When Frontier filed the IPO registration form in April 2017, for instance, it noted that it had flown passengers out of 61 airports over the previous 12 months, with just 40 percent of flights touching Denver. In a news release issued Aug. 16 to announce changes to its loyalty program, the company noted it now offers flights to more than 90 destinations in the U.S., Canada, Mexico and the Dominican Republic — an astounding 50 percent jump in airports served in less than 18 months.
The route expansion follows a massive investment in new planes. In November it announced that it was buying 134 new Airbus planes at a cost of $15 billion, taking what FlightGlobal says is now a 76-jet fleet and growing it by 193 planes, including previous orders that it has placed. CEO Barry Biffle said at the time that the airline, which flew 14.9 million passengers in 2016, would deliver more than 50 million passengers a year by 2026.
The expansion of routes is not haphazard. Frontier officials reported in their IPO registration that they see significant opportunities for growth in medium-sized markets where there is little or no presence from other ultra-low-cost carriers such as Spirit or Allegiant Air. The plans involve winning some customers from higher-priced airlines but also creating new customers who previously saw high ticket prices as a barrier to wanting to fly at all.
“According to the DOT, there were over 500 million domestic passengers in the United States during the 12 months ended September 30, 2016. Of these passengers, over 300 million paid a fare that was at least 30 percent above our cost basis per passenger during the same period, for the stage length associated with such fares,” the company wrote in the IPO registration. “As a result, we believe that there are a significant number of markets in which we could operate profitably with our low fares, and we believe our entry into such markets could drive substantial passenger volume growth in those markets.”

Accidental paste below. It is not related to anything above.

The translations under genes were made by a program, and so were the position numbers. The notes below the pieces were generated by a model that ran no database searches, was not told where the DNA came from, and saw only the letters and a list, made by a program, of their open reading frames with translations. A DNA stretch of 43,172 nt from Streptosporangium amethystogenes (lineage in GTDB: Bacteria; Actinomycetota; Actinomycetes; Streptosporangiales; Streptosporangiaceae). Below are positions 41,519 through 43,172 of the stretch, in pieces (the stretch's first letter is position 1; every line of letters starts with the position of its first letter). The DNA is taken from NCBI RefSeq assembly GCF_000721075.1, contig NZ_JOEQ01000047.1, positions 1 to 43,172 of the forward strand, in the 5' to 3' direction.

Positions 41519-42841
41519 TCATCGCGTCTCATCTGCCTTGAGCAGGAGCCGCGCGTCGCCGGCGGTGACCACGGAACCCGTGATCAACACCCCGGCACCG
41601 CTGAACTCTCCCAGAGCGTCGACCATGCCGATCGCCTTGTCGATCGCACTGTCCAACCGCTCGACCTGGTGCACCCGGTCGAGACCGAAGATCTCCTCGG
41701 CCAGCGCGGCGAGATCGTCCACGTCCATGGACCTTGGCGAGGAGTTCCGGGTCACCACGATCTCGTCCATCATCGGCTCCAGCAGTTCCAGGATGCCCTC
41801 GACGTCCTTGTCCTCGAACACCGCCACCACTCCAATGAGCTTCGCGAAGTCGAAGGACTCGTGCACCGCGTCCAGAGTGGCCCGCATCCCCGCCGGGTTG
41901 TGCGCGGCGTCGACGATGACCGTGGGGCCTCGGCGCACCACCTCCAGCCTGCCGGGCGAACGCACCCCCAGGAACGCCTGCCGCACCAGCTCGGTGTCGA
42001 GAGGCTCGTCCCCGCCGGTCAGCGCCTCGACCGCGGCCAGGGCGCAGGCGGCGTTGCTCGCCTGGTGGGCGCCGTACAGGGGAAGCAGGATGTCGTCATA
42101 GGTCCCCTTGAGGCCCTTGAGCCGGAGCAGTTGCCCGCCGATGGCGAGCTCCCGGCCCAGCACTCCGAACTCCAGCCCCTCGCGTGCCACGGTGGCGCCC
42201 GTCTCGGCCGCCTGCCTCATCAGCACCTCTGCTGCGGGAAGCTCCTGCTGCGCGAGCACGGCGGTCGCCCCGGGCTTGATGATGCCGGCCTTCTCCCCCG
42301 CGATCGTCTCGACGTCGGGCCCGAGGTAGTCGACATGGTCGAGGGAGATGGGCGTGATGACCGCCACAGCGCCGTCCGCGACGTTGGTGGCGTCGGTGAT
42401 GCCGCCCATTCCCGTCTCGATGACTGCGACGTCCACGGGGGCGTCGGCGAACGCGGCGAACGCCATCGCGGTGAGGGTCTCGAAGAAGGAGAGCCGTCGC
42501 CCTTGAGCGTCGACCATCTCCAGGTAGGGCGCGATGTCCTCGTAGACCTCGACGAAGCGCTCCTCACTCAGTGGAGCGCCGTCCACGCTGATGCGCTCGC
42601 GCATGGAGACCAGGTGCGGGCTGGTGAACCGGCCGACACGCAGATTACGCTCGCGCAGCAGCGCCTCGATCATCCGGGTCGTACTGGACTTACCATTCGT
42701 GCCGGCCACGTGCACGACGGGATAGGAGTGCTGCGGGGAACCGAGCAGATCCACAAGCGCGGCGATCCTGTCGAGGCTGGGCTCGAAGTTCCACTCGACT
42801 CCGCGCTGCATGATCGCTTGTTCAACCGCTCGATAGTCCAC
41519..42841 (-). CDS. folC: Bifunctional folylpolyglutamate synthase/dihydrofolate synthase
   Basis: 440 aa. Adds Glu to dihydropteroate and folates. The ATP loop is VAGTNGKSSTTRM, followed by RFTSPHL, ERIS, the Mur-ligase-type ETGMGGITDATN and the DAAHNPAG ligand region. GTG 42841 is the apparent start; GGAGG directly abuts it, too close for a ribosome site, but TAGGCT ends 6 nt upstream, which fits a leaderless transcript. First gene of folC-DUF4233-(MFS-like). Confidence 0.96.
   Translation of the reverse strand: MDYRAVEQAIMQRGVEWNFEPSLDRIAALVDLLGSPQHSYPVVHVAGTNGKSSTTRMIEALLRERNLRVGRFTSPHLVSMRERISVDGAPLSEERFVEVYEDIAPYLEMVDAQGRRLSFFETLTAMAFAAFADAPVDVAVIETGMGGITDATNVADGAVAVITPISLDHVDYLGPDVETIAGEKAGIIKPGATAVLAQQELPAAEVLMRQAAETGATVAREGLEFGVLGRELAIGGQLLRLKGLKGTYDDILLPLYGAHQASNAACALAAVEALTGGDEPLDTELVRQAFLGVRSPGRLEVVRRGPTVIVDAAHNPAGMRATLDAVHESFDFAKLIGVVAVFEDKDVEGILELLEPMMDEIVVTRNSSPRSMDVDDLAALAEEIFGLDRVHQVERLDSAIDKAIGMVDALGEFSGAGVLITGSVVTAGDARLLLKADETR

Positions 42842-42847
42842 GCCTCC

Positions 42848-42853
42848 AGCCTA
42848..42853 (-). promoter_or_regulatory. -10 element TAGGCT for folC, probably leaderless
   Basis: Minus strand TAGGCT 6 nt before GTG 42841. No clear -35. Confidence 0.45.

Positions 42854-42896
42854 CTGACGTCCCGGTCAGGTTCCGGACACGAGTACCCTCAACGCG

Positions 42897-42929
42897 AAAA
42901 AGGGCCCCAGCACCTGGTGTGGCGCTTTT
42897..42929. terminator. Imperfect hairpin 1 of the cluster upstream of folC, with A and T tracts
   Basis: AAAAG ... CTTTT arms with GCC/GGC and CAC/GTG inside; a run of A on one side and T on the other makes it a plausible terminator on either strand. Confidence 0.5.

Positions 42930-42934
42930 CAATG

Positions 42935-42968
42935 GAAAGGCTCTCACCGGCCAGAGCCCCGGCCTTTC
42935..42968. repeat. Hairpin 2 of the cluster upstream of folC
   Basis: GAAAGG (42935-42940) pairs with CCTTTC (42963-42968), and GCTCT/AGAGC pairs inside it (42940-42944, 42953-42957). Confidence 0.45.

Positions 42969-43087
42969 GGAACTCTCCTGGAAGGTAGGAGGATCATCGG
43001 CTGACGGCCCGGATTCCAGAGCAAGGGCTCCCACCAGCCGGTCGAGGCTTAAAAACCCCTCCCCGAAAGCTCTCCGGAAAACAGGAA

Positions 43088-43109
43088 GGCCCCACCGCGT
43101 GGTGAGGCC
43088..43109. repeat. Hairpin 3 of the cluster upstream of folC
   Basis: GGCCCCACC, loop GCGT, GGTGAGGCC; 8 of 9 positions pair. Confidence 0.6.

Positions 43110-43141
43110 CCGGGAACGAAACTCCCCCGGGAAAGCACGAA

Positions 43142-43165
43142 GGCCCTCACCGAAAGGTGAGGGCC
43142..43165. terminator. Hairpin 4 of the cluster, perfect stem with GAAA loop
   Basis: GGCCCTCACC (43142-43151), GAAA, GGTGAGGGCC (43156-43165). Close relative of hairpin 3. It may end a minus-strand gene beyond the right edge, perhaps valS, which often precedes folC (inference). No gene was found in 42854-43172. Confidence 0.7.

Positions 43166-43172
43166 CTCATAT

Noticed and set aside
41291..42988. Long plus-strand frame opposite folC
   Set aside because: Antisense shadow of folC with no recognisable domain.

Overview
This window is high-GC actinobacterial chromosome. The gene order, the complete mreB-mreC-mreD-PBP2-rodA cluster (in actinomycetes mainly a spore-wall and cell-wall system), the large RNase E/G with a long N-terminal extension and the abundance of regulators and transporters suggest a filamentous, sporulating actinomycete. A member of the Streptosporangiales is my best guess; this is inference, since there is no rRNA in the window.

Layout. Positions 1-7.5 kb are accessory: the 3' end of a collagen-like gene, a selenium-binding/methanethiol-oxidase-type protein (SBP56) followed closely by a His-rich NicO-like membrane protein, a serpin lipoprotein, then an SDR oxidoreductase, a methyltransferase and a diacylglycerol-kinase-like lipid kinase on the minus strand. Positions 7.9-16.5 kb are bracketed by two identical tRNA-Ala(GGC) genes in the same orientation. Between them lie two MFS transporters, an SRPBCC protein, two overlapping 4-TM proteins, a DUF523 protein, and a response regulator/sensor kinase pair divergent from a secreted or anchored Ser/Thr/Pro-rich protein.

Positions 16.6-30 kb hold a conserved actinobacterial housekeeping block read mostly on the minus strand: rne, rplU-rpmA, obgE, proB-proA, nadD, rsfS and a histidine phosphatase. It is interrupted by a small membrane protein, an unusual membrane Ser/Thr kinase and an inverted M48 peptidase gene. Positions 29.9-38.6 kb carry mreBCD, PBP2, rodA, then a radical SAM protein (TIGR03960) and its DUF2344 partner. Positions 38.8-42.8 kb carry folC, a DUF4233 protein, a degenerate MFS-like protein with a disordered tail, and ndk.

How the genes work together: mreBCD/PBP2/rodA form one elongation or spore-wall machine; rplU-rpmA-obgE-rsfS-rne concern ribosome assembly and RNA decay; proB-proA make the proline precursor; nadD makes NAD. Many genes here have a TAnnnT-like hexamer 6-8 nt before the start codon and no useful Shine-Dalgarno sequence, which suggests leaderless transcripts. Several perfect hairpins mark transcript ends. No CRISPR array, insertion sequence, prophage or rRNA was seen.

Risks of rapid expansion
Ashley Raiteri, the former chief information officer of passenger-rights company AirHelp, said that the continued growth and success of Frontier could push legacy airlines like United, Delta and American to consider whether they need to launch ultra-low-cost offshoots to keep up with the migration of American fliers to that model, as fliers have done in Europe. With overall U.S. passenger counts growing at 2.5 percent a year, more business models for airlines certainly can be supported, he said.
“I would expect there will be a market leader for ultra-low-cost, and it’s not going to be Spirit,” Raiteri said, alluding to that company’s years-running hold on having the most per-passenger consumer complaints filed against it. “So, if Frontier is successful and builds loyalty, they could be the No. 1 ultra-low-cost carrier.”
Ahmed Abdelghany, professor of operations management at Embry-Riddle Aeronautical University in Daytona Beach, Florida, also called the expansion impressive. But he noted that as Frontier publicizes its entry into a number of new cities, it also is reducing frequency to many cities that have long been a mainstay for it.
According to FlightGlobal data, Frontier reduced the number of flights in and out of Houston 63 percent between August 2017 and August 2018, while it also cut travel to and from San Francisco by 53 percent, Los Angeles by 46 percent and Phoenix by 42 percent. Travel just in and out of DIA showed a similar pattern: Flights were up 48 percent year-over-year to Austin and 23 percent to Salt Lake City, but down 50 percent to Orlando and 41 percent to Portland, Oregon.